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Remembering the Iconic Bedroom on Wheels, the '50s Dormobile Campervan
Necessity is the mother of invention, they say, though we all know that, these days, you can just create a fake need and then devise a product to address it. Things were simpler back in the early 1950s, and necessity is what ultimately led to the creation of what is believed to be the original bedroom on wheels, at least in the United Kingdom.

Remembering the Iconic Bedroom on Wheels, the '50s Dormobile Campervan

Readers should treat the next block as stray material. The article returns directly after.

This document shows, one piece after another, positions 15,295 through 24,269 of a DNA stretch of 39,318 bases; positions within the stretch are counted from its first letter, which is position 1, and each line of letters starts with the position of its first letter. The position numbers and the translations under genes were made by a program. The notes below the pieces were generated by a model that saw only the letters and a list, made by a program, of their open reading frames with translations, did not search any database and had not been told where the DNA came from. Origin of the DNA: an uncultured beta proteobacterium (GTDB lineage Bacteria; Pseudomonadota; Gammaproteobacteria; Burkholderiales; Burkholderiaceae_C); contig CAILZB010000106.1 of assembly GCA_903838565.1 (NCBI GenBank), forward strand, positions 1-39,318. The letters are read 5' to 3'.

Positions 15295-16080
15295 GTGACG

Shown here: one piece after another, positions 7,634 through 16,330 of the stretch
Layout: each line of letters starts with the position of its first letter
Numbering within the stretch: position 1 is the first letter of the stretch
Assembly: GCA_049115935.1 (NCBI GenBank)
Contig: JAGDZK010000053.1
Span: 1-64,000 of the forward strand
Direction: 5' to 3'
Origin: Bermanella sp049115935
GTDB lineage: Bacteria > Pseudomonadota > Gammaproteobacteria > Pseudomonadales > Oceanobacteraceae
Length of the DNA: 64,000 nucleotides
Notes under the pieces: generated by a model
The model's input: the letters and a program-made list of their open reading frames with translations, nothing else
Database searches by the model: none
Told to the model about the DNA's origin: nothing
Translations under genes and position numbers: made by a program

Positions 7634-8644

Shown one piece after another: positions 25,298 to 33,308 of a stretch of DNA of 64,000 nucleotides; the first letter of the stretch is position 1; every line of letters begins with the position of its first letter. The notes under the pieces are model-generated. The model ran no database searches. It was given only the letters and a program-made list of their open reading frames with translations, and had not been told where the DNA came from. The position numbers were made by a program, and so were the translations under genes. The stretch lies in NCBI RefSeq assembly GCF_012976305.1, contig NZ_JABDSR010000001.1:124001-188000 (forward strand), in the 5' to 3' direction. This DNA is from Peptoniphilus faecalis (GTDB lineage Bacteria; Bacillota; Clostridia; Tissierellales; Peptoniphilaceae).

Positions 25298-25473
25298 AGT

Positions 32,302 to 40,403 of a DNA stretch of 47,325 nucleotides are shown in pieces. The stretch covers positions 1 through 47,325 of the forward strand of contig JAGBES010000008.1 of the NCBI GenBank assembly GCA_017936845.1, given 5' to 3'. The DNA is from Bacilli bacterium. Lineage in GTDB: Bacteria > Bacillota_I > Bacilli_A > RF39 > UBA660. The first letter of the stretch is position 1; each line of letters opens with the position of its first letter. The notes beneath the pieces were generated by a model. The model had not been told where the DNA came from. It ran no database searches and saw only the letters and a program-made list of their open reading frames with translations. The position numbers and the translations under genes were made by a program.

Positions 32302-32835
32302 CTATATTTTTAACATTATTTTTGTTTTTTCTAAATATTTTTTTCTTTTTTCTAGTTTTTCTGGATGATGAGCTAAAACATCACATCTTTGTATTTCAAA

The Dormobile was advertised as the Bedroom on Wheels, offering sleeping for 4 and doubling as the perfect daily driverThe Dormobile was advertised as the Bedroom on Wheels, offering sleeping for 4 and doubling as the perfect daily driverThe Dormobile was advertised as the Bedroom on Wheels, offering sleeping for 4 and doubling as the perfect daily driverThe Dormobile was advertised as the Bedroom on Wheels, offering sleeping for 4 and doubling as the perfect daily driverThe Dormobile was advertised as the Bedroom on Wheels, offering sleeping for 4 and doubling as the perfect daily driverThe Dormobile was advertised as the Bedroom on Wheels, offering sleeping for 4 and doubling as the perfect daily driverThe Dormobile was advertised as the Bedroom on Wheels, offering sleeping for 4 and doubling as the perfect daily driverThe Dormobile was advertised as the Bedroom on Wheels, offering sleeping for 4 and doubling as the perfect daily driverThe Dormobile was advertised as the Bedroom on Wheels, offering sleeping for 4 and doubling as the perfect daily driverThe Dormobile was advertised as the Bedroom on Wheels, offering sleeping for 4 and doubling as the perfect daily driverThe Dormobile was advertised as the Bedroom on Wheels, offering sleeping for 4 and doubling as the perfect daily driverA restored 1961 Bedford Dormobile campervanA restored 1961 Bedford Dormobile campervanA restored 1961 Bedford Dormobile campervanA restored 1961 Bedford Dormobile campervanA restored 1965 Ford Thames 400E DormobileA restored 1965 Ford Thames 400E DormobileA restored 1965 Ford Thames 400E DormobileA restored 1965 Ford Thames 400E Dormobile